It was difficult for viewers to track the questions and responses as some candidates often changed the subject. They talked over one another in an effort to reassure the Democratic base that they all mostly shared a common set of progressive values, making it hard for lesser-known contenders to distinguish themselves.
Given the chance to take Warren on, some centrist candidates punted. Early in the debate, US Senator Amy Klobuchar of Minnesota was asked about Warren’s plan to provide tuition-free college at public universities. Instead of criticizing Warren’s plan as being too far-reaching, Klobuchar talked about her own support of community college and Pell grants for college students.
The evening illustrated the difficulty Democrats may face next year if the US economy remains robust. Following Warren’s lead, several candidates framed the issue in terms of the economy failing to serve middle-class, working-class and minority voters.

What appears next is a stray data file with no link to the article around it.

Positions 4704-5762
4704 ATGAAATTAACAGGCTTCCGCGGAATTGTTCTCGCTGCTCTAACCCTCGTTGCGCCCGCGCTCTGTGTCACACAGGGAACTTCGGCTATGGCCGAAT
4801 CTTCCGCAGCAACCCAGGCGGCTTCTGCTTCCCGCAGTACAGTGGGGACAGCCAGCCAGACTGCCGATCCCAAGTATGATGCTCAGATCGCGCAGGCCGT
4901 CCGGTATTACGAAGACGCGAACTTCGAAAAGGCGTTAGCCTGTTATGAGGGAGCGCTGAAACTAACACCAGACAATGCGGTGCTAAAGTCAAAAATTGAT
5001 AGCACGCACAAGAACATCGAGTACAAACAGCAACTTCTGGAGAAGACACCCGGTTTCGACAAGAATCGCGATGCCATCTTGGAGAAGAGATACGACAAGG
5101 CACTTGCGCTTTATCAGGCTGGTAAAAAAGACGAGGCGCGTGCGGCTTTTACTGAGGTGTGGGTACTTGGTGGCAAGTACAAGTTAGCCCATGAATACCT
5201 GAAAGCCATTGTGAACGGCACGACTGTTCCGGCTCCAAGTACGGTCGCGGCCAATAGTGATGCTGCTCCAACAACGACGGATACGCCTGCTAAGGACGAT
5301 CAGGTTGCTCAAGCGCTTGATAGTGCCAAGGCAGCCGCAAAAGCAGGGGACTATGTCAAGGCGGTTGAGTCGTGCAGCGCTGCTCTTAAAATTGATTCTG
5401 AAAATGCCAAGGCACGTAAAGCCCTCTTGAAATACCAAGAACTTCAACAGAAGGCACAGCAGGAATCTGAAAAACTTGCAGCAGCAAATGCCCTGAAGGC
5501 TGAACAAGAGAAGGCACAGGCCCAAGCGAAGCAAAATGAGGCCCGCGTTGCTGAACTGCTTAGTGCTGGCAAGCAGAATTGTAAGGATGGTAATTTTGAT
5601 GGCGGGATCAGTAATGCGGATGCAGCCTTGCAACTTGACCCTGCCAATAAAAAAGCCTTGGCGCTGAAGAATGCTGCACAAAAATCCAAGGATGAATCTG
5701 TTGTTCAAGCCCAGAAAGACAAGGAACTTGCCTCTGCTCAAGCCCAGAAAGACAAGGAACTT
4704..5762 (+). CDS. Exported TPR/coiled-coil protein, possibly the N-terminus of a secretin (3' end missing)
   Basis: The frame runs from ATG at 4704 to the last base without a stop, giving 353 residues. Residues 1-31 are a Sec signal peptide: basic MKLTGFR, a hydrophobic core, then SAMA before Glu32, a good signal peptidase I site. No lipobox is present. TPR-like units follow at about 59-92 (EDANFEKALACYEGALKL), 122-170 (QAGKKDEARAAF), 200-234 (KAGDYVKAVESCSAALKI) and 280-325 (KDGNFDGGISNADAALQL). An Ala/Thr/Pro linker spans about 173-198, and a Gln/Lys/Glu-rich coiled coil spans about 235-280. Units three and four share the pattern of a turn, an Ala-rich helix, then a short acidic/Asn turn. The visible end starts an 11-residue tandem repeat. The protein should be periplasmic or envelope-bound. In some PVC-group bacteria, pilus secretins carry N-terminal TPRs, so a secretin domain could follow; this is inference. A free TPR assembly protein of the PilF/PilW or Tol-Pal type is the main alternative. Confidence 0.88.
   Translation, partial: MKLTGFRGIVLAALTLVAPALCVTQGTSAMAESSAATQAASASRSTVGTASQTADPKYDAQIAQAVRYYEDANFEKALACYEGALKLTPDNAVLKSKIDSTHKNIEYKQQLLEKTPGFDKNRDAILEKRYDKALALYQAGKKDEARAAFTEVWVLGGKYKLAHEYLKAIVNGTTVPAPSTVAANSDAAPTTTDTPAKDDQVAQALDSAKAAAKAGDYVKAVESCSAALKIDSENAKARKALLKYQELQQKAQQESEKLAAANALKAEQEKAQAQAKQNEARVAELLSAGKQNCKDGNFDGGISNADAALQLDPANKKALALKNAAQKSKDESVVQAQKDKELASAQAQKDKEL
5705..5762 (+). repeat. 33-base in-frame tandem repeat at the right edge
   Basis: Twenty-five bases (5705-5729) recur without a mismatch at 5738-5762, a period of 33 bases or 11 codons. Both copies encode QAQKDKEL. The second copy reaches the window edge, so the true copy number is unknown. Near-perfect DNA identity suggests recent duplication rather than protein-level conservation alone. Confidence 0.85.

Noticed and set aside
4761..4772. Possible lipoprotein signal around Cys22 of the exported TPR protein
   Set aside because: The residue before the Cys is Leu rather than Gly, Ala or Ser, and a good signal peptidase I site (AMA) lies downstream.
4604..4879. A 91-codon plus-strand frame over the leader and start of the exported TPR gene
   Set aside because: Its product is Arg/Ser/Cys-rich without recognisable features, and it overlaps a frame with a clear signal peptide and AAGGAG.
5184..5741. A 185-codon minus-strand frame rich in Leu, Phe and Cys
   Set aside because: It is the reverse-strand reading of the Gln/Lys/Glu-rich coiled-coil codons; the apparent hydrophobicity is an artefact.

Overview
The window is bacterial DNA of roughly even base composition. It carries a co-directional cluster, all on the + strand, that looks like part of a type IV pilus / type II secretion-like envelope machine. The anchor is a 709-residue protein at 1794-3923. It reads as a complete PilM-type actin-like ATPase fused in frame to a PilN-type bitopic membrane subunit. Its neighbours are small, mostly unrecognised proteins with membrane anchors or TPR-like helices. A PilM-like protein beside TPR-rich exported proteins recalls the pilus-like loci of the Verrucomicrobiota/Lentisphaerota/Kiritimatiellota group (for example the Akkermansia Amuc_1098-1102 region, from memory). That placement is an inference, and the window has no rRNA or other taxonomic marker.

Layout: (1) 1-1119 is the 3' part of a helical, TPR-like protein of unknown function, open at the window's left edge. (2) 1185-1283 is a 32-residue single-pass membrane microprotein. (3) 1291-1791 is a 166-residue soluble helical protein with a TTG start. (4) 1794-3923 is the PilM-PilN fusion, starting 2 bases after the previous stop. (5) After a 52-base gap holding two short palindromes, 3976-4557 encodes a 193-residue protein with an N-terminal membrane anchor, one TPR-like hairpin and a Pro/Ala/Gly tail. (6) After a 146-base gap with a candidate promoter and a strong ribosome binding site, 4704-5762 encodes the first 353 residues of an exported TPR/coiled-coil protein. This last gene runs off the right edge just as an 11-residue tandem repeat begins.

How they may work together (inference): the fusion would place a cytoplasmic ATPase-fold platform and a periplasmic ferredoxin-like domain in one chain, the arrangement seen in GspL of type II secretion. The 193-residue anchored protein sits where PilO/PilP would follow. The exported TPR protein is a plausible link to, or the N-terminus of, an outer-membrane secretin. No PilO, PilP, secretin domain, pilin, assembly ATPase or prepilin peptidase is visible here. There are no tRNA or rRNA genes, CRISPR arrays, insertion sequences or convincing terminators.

“I live in a low-income black and brown community,” said US Senator Cory Booker of New Jersey. “I see every single day that this economy is not working for average Americans.”
Booker, Castro score points
Despite Warren’s strong performance, there were signs of potential pitfalls ahead. She was one of the few candidates onstage to promote the idea of doing away with private health insurance entirely in favor of Medicare. That earned some skepticism from others such as former Congressman Beto O’Rourke.
Her pledge was quickly highlighted by the Republican National Committee, which promised to use it against her in an effort to alarm voters worried about changes to their coverage.
Beyond Warren, the candidate who likely helped himself the most on Wednesday was Booker, who spoke more than anyone else and gave passionate, engaged answers on immigration and guns.
On gun violence, Booker said it was “something that I’m tired of. And I’m tired of hearing people, all they have to offer is thoughts and prayers.”
Former US Housing Secretary Julian Castro also may have raised his stock by getting into a sharp exchange with O’Rourke over decriminalizing border crossings by migrants.